Monsanto Company: This next example of agribusiness is also a public company with around $15 billion in revenue. They create herbicides, pesticides, and crop seeds for the agriculture industry.
Syngenta: Syngenta is another one of the top agribusiness examples when it comes to chemicals. They create pesticides, seeds, and flowers for agricultural production – which has boomed them into a $13.411 billion revenue.
Of course there are countless other companies we could consider agribusiness examples. But these are a few that show you the large-scale business of agricultural production.
More Top Agribusiness Examples
For more agribusiness examples, WATTAgNet gave a list of their top 7 most popular agribusiness companies. These are global companies, not only those in the United States.
These agribusiness examples were:
- Cargill: “The world’s No. 1 feed producer in the October/November 2015”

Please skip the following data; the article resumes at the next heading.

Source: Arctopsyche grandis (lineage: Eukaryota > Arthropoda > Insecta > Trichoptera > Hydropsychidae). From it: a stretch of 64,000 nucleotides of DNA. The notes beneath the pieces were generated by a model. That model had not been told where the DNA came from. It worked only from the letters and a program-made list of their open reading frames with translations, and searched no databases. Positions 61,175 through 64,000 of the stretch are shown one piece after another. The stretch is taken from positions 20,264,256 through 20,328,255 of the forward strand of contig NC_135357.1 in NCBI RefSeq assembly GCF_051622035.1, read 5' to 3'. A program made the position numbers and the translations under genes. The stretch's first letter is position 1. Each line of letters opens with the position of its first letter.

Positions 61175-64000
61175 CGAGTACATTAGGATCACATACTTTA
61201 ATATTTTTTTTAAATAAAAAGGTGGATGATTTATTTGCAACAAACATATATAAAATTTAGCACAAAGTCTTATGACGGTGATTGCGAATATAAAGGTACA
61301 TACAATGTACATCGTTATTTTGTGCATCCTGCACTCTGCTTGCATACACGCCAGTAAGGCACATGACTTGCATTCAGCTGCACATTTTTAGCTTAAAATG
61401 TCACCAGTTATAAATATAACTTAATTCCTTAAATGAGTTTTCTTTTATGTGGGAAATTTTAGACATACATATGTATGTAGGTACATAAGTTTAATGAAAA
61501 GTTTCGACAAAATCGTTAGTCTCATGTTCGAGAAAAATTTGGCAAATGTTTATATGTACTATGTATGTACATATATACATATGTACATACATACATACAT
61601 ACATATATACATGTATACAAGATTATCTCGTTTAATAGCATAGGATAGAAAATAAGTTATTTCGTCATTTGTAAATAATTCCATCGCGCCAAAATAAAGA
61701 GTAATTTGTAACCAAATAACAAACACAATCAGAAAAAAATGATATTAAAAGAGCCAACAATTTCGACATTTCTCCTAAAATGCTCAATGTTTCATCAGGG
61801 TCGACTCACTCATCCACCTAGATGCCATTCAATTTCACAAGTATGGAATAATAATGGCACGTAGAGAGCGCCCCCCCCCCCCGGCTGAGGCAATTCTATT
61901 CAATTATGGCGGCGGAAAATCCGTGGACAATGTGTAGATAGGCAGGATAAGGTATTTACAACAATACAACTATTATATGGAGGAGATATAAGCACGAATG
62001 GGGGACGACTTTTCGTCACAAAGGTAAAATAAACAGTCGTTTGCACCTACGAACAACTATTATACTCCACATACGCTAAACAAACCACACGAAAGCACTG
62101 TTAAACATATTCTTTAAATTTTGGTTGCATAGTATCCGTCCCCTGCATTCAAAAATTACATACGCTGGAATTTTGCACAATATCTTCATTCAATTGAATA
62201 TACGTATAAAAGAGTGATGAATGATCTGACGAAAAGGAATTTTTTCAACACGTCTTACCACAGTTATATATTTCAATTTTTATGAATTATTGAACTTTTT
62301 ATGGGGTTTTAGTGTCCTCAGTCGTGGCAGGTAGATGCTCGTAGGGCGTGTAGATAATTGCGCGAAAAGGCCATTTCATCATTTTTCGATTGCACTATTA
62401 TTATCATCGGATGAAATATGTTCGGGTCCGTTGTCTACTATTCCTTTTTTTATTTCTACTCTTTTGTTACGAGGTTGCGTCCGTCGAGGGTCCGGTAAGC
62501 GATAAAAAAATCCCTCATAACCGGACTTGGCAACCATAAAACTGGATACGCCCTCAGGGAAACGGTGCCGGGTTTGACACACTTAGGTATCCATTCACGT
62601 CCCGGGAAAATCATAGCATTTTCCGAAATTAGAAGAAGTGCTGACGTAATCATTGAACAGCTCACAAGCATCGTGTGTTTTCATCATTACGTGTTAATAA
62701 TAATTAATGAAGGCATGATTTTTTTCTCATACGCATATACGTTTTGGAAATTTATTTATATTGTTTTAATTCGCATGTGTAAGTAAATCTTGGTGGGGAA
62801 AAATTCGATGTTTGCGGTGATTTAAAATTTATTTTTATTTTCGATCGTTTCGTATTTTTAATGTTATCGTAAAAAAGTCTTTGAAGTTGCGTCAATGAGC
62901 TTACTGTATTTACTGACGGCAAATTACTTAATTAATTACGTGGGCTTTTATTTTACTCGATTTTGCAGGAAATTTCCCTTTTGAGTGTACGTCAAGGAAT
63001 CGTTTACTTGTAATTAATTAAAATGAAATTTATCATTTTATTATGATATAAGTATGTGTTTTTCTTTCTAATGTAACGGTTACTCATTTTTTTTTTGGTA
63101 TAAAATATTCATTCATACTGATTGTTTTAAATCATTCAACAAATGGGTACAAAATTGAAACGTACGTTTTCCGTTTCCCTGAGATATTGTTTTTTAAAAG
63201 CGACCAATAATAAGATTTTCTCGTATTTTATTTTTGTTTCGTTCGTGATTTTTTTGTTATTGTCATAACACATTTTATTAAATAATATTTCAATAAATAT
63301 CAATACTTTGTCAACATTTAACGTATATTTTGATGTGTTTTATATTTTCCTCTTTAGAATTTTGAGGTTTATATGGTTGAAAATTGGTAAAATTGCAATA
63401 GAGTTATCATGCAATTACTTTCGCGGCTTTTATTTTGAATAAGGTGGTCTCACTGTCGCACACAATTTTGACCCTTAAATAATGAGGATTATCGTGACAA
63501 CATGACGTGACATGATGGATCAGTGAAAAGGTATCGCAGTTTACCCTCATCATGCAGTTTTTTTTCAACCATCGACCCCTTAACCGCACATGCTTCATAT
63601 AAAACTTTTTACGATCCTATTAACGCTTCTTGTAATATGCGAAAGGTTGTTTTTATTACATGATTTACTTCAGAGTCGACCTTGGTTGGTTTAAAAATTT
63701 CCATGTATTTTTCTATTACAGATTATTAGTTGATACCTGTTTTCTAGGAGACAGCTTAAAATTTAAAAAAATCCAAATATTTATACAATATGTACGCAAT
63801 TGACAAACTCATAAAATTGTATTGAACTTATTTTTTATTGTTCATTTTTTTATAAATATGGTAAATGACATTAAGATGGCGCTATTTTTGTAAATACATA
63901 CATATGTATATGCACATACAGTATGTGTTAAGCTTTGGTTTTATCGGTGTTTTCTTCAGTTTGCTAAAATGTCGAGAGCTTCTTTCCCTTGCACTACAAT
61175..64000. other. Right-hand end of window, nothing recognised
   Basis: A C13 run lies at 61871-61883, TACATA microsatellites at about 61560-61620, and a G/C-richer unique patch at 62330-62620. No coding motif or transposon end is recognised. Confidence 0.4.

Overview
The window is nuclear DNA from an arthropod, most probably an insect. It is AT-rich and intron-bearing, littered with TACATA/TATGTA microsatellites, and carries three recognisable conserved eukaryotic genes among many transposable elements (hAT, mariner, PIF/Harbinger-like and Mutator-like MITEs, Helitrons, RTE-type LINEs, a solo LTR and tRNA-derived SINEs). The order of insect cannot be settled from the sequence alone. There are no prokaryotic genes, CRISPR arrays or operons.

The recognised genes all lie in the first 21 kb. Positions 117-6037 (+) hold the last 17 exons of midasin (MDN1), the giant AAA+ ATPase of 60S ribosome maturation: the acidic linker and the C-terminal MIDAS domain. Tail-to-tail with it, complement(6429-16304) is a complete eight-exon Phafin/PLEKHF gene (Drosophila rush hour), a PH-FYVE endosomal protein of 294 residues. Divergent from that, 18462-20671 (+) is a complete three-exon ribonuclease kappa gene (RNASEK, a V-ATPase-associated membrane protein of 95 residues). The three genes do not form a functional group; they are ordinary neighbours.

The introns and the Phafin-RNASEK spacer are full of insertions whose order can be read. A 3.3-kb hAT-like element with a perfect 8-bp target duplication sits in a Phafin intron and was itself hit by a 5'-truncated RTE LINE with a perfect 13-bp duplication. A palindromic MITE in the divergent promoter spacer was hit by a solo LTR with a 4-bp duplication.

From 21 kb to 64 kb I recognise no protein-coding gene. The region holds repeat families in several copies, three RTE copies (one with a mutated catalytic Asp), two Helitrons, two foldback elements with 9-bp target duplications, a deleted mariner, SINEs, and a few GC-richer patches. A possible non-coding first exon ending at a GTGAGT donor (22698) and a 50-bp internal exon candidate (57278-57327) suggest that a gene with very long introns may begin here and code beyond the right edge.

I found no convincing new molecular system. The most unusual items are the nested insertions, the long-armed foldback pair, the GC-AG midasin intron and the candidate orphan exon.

- Tyson Foods: “The second-largest poultry producer globally”
- BRF: A meat, poultry, and food company
- Alltech: Feed company
- JBS: Agribusiness based out of Brazil
- Bachoco: Agribusiness based out of Mexico
- Foster Farms: Agribusiness based out of California
Criticism of Agribusiness
For many, agribusiness is the way our country creates food. For others, the definition of agribusiness is ruining our food creation. This is the on-going debate between corporate farming and family farming.
Texas A&M, for example, produced a chart comparing “agriculture’ to “agribusiness.”
Here is what they say about traditional agricultural production:
- Small scale (50 to 150 acres)
- Lower “efficiency”
- Low pollution
- Byproducts stay on farm
- Many laborers
- Maintains local culture
- Maintains soil
- Works with nature
- Income remains local
- Ignored by USDA
In contrast, here is what they said about agribusiness, AKA large agriculture business:
- Requires many outside inputs
- Large scale (300+ acres_
- Vulnerable to pests, price fluctuations
- High pollution
- Runoff from fields, “wastes” accumulate
- Few laborers
- Destroys local culture (high cancer and suicide rates)
- “Mines soil”
- Industrial approach
- Income centralized
- Very vulnerable to disruptions (depending on central facilities, transportation
- USDA supported